When I was little, I wanted to be Samantha Brown.

You know her — the blonde-bobbed, spunky Travel Channel host who visited places around the world and showed them to viewers at home in their living rooms. She made every place seem incredible, and I wanted to be just like her. Actually, I wanted to be the next her — the next Travel Channel host.

I kept lists of all the places I wanted to visit. I hung a world map on my bedroom wall and printed out pictures of beautiful destinations to pin around the border. I imagined myself an explorer, a traveler to whom every place was a new adventure.

Eventually, I spent a semester abroad during college, and another summer in Europe after I graduated. On each occasion, I visited new cities every weekend, new countries every few days. Both experiences were chaotic, gorgeous messes in so many ways. But, in the midst of it all, my expectations got in the way.

See, like anyone else, I had fanciful, perfect visions of these places. Given how much TV and how many movies I watched, how many books I read, and how obsessed I was with travel, it was inescapable.

The Colosseum wasn’t as big as I had imagined it would be. The streets of Paris stank, and the Catacombs gave me an eerie feeling I never wanted to experience again. Austria was gray and rainy, Parc Guell was full of tourists, and Germany wasn’t the fairytale I’d envisioned it to be.

The world hadn’t lived up to my expectations, and I didn’t know how to deal with it.

In a perfect world, we’d book trips and travel to places without any preconceived notions or expectations, our minds completely free of any ideas about what we’d find when we arrived.

But the world isn’t perfect. In the technology-saturated age in which we live, it’s all but impossible to visit a new place without having any idea as to what it’s like. The very act of planning a trip embeds expectations into our psyche — standards of what things will look like, which experiences will be better than others, what the food will taste like, and how the people will act.

And there’s nothing we can do about the existence of such expectations. But this reality begs the question: How do we experience a new destination free of bias? How can we have rich travel experiences without that thing called ‘comparison’?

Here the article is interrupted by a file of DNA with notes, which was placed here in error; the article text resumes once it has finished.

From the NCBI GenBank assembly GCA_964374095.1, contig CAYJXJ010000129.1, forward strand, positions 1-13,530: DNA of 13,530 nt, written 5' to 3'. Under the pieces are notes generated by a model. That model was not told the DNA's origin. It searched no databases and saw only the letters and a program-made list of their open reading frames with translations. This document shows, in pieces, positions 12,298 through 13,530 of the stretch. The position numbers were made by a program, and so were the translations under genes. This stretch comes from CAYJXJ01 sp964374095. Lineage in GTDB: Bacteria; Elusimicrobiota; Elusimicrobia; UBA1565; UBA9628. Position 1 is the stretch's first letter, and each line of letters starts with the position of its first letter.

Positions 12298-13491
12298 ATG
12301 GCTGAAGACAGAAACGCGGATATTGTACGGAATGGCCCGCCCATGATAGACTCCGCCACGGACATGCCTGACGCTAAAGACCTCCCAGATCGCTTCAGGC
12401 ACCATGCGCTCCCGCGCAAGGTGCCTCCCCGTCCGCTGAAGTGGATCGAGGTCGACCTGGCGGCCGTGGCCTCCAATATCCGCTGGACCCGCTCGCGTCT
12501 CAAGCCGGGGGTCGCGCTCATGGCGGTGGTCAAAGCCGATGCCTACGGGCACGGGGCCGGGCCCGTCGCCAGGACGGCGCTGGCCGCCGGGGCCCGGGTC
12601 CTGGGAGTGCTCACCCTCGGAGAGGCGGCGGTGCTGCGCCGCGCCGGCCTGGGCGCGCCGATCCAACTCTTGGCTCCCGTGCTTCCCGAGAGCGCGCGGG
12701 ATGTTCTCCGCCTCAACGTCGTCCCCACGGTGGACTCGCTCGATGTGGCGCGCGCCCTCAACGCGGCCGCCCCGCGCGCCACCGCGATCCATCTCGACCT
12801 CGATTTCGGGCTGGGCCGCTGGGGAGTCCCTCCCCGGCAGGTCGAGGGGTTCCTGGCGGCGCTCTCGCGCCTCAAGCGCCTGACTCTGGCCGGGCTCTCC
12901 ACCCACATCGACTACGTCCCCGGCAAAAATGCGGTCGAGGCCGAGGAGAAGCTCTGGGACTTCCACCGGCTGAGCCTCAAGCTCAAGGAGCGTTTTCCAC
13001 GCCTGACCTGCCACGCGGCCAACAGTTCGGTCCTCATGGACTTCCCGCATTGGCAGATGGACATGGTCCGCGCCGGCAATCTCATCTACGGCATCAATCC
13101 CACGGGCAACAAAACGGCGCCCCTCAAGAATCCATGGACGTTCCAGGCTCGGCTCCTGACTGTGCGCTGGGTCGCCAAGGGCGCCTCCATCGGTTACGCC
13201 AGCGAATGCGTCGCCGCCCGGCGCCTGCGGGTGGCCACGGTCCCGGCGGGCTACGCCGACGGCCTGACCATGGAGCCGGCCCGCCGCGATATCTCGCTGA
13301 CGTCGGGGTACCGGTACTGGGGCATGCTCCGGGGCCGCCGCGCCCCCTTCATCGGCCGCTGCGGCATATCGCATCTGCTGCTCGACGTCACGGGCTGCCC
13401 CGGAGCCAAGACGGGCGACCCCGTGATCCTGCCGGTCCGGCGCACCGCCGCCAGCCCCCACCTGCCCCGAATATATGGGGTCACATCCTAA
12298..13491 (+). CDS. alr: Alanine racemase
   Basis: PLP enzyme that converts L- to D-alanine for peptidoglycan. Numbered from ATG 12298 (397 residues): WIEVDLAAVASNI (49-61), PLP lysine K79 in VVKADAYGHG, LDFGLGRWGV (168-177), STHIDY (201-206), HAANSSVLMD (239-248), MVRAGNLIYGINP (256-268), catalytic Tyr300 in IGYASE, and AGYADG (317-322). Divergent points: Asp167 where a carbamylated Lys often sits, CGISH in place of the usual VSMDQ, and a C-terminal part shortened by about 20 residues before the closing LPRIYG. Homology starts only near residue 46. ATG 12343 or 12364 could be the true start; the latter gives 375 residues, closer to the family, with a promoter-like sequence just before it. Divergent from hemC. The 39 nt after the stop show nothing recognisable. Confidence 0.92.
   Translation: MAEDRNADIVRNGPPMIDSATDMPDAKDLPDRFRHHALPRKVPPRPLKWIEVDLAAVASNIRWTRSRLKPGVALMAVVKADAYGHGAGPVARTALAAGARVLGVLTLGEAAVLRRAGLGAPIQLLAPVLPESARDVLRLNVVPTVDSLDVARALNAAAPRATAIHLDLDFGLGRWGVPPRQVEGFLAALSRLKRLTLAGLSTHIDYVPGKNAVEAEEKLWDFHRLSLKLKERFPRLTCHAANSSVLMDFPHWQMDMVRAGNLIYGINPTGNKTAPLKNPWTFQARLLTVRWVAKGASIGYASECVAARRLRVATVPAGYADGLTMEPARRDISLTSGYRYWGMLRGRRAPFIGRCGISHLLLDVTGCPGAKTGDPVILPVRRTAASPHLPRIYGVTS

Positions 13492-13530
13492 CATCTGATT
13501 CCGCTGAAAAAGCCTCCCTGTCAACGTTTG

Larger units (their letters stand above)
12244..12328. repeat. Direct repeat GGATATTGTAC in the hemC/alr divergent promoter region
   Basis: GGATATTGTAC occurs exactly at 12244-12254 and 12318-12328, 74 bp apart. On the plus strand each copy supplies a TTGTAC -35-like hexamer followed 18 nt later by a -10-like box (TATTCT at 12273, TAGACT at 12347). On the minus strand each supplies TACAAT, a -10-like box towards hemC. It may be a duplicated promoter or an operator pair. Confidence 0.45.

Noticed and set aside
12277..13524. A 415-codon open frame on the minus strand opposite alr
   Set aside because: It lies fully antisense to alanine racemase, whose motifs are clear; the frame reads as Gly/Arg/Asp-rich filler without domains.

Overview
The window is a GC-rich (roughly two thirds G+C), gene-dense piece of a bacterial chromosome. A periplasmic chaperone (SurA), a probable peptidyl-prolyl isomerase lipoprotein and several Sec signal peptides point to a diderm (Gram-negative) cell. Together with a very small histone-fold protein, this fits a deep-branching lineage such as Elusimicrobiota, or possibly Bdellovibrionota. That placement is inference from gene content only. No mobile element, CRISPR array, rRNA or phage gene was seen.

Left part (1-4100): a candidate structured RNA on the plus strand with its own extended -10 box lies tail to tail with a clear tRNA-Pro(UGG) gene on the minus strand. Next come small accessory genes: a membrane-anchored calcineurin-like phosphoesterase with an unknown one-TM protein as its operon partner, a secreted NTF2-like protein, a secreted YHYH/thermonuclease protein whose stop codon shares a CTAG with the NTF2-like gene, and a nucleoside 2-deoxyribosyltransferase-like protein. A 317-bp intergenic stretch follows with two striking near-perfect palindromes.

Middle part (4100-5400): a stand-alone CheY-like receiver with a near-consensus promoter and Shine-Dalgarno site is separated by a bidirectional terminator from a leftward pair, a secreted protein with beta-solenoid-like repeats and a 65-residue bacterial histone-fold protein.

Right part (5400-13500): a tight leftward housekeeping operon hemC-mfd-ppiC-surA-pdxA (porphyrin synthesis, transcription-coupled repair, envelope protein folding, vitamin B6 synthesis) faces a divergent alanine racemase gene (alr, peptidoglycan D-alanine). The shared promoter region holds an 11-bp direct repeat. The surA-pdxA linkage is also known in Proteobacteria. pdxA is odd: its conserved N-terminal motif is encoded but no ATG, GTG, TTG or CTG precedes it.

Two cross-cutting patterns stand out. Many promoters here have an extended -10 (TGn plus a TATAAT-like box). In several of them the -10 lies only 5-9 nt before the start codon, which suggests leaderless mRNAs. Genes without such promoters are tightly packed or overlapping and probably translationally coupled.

The answer: We can’t.

Comparison may be the thief of joy, but it shouldn’t steal pleasure from your travel experiences.

Expectation exists. There’s nothing we can do but lean into it.

When I studied abroad, many of my travel companions chose to experience the world through rose-colored glasses. They subconsciously refused to acknowledge the bad — the ways in which things didn’t “live up” to their expectations — and chose, instead, to consider every place as equally “amazing” as the last.

Maybe it’s because they knew how lucky they were to be traveling in the first place, and they didn’t want to appear unappreciative. Or, maybe it’s because, deep down, they didn’t know how to deal with the discrepancy between their expectations and reality.

I’ll admit: it’s a gap that can be hard to understand sometimes. When I first visited Rome and experienced my initial disappointment at the Colosseum, it took me weeks to work out my feelings. But when I finally deconstructed my tangled web of expectations, I stumbled upon a truth I hadn’t expected.

I realized that the gap between expectation and reality is the very reason we travel in the first place.

With each new place, each new “gap,” we further expand our understanding of the world.

Being taken aback by the size of the Colosseum didn’t diminish the awe I felt as I stood inside it, taking in the ancient arena. The smell of Paris’ streets didn’t take away from the peace I found while eating macarons on a park bench near the Champs-Élysées with my mother. Austria’s monotone skies didn’t affect the night I spent with some good people in a hole-in-the-wall wienerschnitzel restaurant.

Being sick as a dog in Morocco didn’t reduce the impact Marrakech had on me after I left. Dealing with a bout of depression while I was in Budapest didn’t stop me from getting lost in the hidden corners of the city. A hectic day of travel from Greece to Italy didn’t stop me from soaking up all that the Cinque Terre had to offer. And, as we often say in my family: terrible, horrible, no good, very bad days can happen anywhere — even in Australia.

No place is perfect. Even those that exceed our expectations, and unexpectedly surprise us, do so in ways we’d never see coming.

There will always be a gap of some size between how we expect a place to be and how it is in reality. But we travel to discover what lies in that gap, to see what we can find in the space in between.

In order for that discovery to happen, though, you must be willing to acknowledge the gap. You must admit that the gap exists, and leave yourself open to the possibility of disappointment. And you must be ready to put in the work to understand that disappointment when you encounter it.

You must embrace your expectations to discover what’s really out there. At least, that’s what I’ve learned.